The court rejected his discrimination claim ruling that German law covers discrimination based on race, ethnicity or religion, but not nationality.

Germany's Central Council of Jews condemned the ruling, calling it "unbearable that a foreign company operating based on deeply anti-Semitic national laws is allowed to be active in Germany."

Frankfurt Mayor Uwe Becker expressed a similar view. "An airline that practices discrimination and anti-Semitism by refusing to fly Israeli passengers should not be allowed to takeoff or land in Frankfurt," Becker said.

Courts in the United States and Switzerland previously have ruled in favor of plaintiffs in comparable cases, the German news agency dpa reported.



Court gives go-ahead for minimum alcohol price in Scotland
Court Feed News | 2017/11/14 05:51
Britain's Supreme Court has given the go-ahead for the introduction of minimum unit pricing for alcohol in Scotland — a watershed moment for public health advocates alarmed at the level of abuse.

The court on Wednesday rejected the Scottish Whisky Association's challenge to the policy of setting a floor price per unit of alcohol. Health advocates argue that the increasing affordability of alcohol is leading to an increase in consumption.

Scotland's First Minister Nicola Sturgeon tweeted on Wednesday that she was "absolutely delighted" by the decision that she says will prove to be a "bold and necessary move to improve public health."

During the 1980s alcohol deaths in Scotland had been relatively stable, at roughly 600 per year, but in 2006 drink-related deaths peaked at 1,546.


Top German court strengthens intersex identity rights
Court Feed News | 2017/11/01 08:50
Germany’s highest court has decided that people must be allowed to be entered in official records as neither male nor female, saying in a ruling published Wednesday that authorities should create a third identity or scrap gender entries altogether.

The Federal Constitutional Court ruled on a case in which a plaintiff, identified by advocacy group Dritte Option only as Vanja, born in 1989, sought to have their entry in the birth register changed from “female” to “inter/diverse” or “diverse.”

Officials rejected the application on the grounds that the law only allows for children to be registered as male or female, or for the gender to be left blank.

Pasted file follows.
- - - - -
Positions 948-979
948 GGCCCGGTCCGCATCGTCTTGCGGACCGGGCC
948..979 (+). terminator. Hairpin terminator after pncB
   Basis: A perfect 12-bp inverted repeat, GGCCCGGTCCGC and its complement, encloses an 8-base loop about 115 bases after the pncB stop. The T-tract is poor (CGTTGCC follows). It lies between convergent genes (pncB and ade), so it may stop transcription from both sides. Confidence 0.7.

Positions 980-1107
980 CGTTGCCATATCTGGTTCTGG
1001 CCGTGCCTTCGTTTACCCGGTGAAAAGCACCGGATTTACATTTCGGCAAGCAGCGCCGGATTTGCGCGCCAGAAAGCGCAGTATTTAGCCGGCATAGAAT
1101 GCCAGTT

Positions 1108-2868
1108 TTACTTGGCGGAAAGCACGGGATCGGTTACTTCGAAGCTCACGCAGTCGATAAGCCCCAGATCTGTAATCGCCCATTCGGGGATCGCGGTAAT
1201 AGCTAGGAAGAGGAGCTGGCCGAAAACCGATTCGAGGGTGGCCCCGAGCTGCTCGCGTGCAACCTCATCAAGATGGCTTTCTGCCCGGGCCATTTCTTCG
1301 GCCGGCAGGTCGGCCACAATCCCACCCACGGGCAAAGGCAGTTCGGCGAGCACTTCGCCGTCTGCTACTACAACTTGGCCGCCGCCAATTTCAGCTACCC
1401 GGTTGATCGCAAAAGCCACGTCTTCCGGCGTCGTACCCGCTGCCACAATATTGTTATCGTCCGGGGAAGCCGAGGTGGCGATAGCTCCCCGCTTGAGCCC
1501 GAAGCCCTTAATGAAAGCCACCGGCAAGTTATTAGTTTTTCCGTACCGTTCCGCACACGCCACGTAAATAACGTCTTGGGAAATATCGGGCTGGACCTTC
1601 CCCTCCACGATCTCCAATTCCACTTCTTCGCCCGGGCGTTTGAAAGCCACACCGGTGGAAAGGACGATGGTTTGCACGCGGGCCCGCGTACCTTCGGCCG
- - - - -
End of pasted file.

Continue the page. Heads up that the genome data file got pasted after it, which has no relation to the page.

The plaintiff argued that that was a violation of their personal rights. In a three-year legal battle, Vanja provided courts with a genetic analysis showing the plaintiff has one X chromosome but no second sex chromosome. Women have two X chromosomes, while men have one X and one Y chromosome.

The supreme court found that the law protects sexual identity, which has a “key position” in how individuals perceive themselves and are perceived by others. It said that “the sexual identity of those people who can be assigned neither to the male nor the female sex is also protected,” and said the constitution also protects them against discrimination because of their gender. The government has until the end of 2018 to draw up new rules.



Indonesia court upholds seizure of illegal fishing vessel
Court Feed News | 2017/10/28 08:47
Indonesia says it has won a two-year court battle that confirms the legality of the government's seizure of a Thai vessel linked to human trafficking and illegal fishing in Indonesian waters.

Minister of Fisheries and Maritime Affairs Susi Pudjiastuti said the "monumental" ruling from a court in Aceh province shows that governments can win in the fight against cross-border crime.

Pudjiastuti said in a statement this week that the ministry plans to make the refrigerated cargo ship Silver Sea 2 part of a museum to teach the public about illegal fishing.

The ship was seized by Indonesia's navy in August 2015 amid a crackdown on illegal fishing and after an Associated Press investigation showed its links to human trafficking in the fishing industry.

Several months before its capture, the ship and Thai fishing trawlers had abruptly left an island in remote eastern Indonesia, where the Thai fishing industry held trafficked crew members captive, to escape a government crackdown on illegal fishing.